cover image Scoot Over, Skinny: The Fat Nonfiction Anthology

Scoot Over, Skinny: The Fat Nonfiction Anthology

Donna Jarrell, Ira Sukrungruang. Mariner Books, $14 (320pp) ISBN 978-0-15-603022-9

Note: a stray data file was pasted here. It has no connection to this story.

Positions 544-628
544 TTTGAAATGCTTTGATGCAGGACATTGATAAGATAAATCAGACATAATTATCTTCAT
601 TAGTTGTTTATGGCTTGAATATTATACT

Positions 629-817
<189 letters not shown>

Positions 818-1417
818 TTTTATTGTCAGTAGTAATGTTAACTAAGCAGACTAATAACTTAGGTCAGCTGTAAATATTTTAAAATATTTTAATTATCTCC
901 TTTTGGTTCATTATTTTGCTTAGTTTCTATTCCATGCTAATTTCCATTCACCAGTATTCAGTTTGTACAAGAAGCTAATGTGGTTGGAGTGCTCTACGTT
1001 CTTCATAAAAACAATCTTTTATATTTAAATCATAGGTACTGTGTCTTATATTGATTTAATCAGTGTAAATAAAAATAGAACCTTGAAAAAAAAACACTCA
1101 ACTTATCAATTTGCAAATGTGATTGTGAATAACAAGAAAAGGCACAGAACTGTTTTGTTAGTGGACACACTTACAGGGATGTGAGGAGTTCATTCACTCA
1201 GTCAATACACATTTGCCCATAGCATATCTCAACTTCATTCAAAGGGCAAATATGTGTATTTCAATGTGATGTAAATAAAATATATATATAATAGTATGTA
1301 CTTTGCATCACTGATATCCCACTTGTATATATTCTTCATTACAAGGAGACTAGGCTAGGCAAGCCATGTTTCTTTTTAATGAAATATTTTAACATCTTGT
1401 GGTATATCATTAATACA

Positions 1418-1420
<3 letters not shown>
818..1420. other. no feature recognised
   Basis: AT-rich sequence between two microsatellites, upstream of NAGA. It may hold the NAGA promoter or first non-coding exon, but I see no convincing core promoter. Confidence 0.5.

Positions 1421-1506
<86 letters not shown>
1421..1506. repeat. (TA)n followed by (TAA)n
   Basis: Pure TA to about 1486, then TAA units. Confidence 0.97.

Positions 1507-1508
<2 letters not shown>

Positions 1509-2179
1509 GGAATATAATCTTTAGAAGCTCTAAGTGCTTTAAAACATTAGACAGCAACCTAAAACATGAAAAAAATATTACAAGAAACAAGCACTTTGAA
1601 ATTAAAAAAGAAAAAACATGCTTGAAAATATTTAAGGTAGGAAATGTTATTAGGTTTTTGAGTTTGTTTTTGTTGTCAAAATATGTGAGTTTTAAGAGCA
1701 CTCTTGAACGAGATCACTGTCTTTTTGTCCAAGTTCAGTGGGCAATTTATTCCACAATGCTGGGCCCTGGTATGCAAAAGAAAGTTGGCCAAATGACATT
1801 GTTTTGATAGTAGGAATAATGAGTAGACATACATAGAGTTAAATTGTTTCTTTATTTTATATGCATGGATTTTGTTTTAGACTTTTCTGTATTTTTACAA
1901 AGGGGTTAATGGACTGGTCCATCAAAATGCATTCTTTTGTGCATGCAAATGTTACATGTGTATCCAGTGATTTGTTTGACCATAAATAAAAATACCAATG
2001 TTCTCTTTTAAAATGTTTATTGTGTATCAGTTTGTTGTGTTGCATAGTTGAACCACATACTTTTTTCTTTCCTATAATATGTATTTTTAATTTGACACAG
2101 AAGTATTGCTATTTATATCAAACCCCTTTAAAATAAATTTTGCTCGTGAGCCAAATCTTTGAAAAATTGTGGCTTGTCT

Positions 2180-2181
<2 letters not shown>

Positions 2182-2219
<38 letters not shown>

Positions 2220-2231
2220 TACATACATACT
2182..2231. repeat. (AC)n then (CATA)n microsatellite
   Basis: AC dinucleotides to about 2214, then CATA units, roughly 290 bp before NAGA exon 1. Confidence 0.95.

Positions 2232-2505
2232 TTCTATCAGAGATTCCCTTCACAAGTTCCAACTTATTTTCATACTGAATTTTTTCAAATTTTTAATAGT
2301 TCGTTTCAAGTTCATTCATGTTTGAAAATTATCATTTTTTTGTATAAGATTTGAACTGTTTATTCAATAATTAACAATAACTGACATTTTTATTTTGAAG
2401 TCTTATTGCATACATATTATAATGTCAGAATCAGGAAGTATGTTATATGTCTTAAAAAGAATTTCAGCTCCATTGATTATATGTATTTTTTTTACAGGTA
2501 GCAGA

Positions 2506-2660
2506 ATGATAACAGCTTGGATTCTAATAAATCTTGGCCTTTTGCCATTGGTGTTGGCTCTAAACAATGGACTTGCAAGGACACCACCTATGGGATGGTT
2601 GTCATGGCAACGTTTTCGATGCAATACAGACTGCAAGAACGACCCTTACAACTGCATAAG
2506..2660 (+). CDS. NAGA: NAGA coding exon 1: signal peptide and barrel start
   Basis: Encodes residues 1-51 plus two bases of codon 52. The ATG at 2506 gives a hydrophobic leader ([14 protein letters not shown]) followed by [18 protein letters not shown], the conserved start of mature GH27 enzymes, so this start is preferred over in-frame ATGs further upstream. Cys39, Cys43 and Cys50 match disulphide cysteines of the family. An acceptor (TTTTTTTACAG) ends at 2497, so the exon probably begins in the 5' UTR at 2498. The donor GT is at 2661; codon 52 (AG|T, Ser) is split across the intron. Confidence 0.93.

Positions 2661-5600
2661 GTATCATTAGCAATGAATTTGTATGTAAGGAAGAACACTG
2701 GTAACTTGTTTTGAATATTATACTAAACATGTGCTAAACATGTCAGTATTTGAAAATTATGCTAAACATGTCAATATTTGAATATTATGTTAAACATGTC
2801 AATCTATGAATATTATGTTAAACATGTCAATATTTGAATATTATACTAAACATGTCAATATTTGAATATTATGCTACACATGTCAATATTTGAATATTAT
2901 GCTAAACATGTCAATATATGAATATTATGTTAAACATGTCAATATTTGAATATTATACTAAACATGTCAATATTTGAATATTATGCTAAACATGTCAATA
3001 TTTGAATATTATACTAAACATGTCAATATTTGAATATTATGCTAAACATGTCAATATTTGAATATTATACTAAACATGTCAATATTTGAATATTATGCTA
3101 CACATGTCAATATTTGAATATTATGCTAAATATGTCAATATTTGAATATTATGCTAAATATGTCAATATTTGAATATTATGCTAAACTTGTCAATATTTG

Despite the obesity epidemic that plagues America, fat people remain such a reviled and marginalized group that contributor Natalie Kusz observes that they are often perceived as ""invisible"" by other Americans. This wonderful collection of reprints by or about overweight people--arranged by the editors of 2003's What Are You Looking At?: The First Fat Fiction Anthology--may help to change all that. Some of its essays, like Michael Martone's ""Sympathetic Pregnancies,"" describe the author's ceaseless struggle to establish a healthy and stable relationship with food; others, like Pam Houston's ""Out of Habit, I Start Apologizing,"" detail the author's complicated relationship with her body. Also illuminating are the essays by writers who are not fat themselves but who entered into a relationship with an overweight person, such as Lori Gottlieb, a former anorexic who dated a 300-pound man, and Irvin Yalom, a psychoanalyst whose treatment of a 250-pound woman prompted him to evaluate his own feelings about fat people. Atul Gawande's ""The Man Who Couldn't Stop Eating"" makes it clear that losing weight and keeping it off is no easy feat: the vast majority of dieters regain ""one-third to two-thirds of any weight lost within a year--and all of it within five years."" One of the collection's most disturbing entries is Sarah Fenske's ""Big Game Hunters,"" which records several men's candid discussion of ""hogging,"" or targeting fat women for casual sexual encounters. Fenske's piece, and several others, suggest that we have a long way to go before fat people's emotions, needs and experiences are accepted as respectfully as those of others. Perhaps this varied and often moving collection can serve as an effective catalyst in that direction.